Dance led Cole Vernon to find Dallas and himself
RICH LOPEZ | Staff writer
Dancer Cole Vernon is quick to admit that preparing for this week’s performance with Bruce Wood Dance has been a kick in the butt. But he’s quicker to admit that is why he loves his job. He knows that all this hard work will not only pay off in BWD’s new show ReNEW, but that it’s a testament to the company and to himself.
“I’m on the verge of fainting after every run and we are all chugging water and Gatorade,” Vernon said by phone. “It’s been super challenging, but that’s something I always appreciate. My body has had to step up to the dynamics of this show.
“At the same time, we are on cloud nine.”
Vernon describes that feeling as the dancer mentality: Show up, do the hard work and smile through it.
ReNEW opens Friday for three performances at Moody Performance Hall.
In his own way, Vernon sees this particular show as the story of BWD. The show opens with the piece “Liturgy” by Bruce Wood followed by “begin again” by choreographer Yin Yue. The final piece is the headliner, “Elemental Brubeck,” by 20th-century choreographer Lar Lubovitch, which is of particular note: BWD’s founder Bruce Wood danced with the Lar Lubovitch Dance Company during his performance career.
“This is definitely my opinion, but I think this show is a perfect representation of the company,” Vernon said. “For me, what ties it together are these chapters. You have the Bruce Wood element, where we stay truthful to his choreography.”
He credits artistic director Joy Bollinger with taking the company in new directions by incorporating other works into the company’s repertoire. So he sees the other two works fitting in their own way.
“Then you have Bruce Wood’s origins with the Lar Lubovtich piece, and then these more contemporary elements with Yin, so you can see the direction of where the company is from and where it’s heading.”
For Vernon, ReNEW tells the story of BWD’s past, present and future.
Vernon’s own dancing past is rooted in his youth learning martial arts. He found he enjoyed the performance aspect of it over anything else. As a teen he discovered hip-hop and jazz, but upon discovering ballet at 18, he knew that was it.
“I think I knew I had a talent for it then,” Vernon said. But he also discovered something new: Dancing gave him the opportunity to be anybody he wanted and to dip into different emotions.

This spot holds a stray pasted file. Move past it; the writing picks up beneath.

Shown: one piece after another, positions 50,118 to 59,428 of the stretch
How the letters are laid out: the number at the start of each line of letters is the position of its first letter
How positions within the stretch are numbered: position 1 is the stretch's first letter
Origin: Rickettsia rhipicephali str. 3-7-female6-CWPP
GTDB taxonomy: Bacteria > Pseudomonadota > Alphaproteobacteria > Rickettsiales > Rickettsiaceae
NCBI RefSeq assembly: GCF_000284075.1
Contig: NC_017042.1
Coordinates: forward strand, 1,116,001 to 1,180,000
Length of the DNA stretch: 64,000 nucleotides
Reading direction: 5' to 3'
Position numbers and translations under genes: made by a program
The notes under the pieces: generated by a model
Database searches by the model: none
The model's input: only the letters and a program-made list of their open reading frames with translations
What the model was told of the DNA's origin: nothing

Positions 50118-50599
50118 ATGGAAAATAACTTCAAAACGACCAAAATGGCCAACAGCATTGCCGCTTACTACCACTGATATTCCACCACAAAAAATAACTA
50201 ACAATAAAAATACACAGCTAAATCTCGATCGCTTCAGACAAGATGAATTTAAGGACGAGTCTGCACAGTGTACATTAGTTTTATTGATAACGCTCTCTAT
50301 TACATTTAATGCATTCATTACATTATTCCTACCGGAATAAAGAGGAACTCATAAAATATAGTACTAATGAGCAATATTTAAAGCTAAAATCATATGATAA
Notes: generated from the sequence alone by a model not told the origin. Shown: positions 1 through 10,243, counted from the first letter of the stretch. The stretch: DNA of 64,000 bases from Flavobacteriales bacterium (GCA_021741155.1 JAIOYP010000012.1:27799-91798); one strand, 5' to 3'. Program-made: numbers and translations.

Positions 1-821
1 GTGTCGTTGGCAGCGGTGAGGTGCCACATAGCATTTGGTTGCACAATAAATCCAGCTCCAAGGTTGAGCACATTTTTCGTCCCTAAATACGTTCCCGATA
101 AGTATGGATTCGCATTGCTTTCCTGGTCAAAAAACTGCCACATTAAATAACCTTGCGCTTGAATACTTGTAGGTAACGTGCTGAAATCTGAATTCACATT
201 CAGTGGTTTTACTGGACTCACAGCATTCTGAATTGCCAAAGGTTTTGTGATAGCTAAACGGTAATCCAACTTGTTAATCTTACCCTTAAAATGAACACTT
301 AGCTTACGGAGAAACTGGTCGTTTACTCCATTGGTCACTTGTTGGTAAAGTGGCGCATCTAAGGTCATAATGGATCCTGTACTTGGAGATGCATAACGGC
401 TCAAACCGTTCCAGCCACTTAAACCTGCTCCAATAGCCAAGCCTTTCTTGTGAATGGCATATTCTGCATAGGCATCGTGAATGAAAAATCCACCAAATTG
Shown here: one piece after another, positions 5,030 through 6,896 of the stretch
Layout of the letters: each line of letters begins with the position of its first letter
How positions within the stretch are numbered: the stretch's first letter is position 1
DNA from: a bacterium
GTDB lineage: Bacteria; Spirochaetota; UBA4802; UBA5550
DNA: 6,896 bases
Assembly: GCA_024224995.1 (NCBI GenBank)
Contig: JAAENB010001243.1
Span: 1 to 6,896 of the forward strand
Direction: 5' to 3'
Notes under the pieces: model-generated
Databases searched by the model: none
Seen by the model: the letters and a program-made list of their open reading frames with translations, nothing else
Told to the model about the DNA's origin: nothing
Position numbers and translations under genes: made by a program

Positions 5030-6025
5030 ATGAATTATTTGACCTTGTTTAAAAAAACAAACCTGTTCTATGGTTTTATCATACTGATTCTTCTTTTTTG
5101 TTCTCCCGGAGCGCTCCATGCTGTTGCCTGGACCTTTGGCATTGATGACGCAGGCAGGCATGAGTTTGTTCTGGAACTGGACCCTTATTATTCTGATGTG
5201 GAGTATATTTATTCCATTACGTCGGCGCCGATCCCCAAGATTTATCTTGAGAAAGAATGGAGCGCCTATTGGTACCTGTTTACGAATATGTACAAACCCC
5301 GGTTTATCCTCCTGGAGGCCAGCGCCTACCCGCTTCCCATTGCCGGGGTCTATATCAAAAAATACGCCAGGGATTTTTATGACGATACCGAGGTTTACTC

Vernon identifies as gender fluid today and uses all (or none, however you look at it) pronouns.
Dancing paralleled that in his life. “I can be anything onstage and I can be anything in real life and that’s all fine,” he said. “Dancing was for sure an outlet for me in many ways.”
Originally from the San Francisco area, Vernon is approaching his fourth season with BWD, although he says it feels like he joined just last year. He ended up in Dallas with the company after he checked in on a friend here who danced with BWD.
“So, for dancers, Chicago and New York and,3 commercially, Los Angeles are the cities to be in.
Dallas isn’t on that radar,” he explained. “My friend Olivia moved back here after a company we were in folded. I checked in because I wondered why this high-caliber dancer was still here in Dallas after a while. She was with the company, and because of her I checked it out and auditioned.”
He calls BWD a hidden gem that, while it has a strong reputation, doesn’t get the national acclaim it deserves. “We are doing incredible works that New York or Chicago don’t get. Plus, that market is so saturated,” he said. “So much happens here for dancers through Bruce Wood.”
One thing BDW offers dancers is solo pieces — of which Vernon has a couple this weekend.
“I’m gonna be 30 soon, and I haven’t had all that many solos. So this is an incredible opportunity,” he said. “It’s interesting to replicate moves that are given but still show myself. From learning my solos, you go from learning something physically to understanding why the movement is there. It’s incredible to take my dance and understanding of movement to a new level this way.”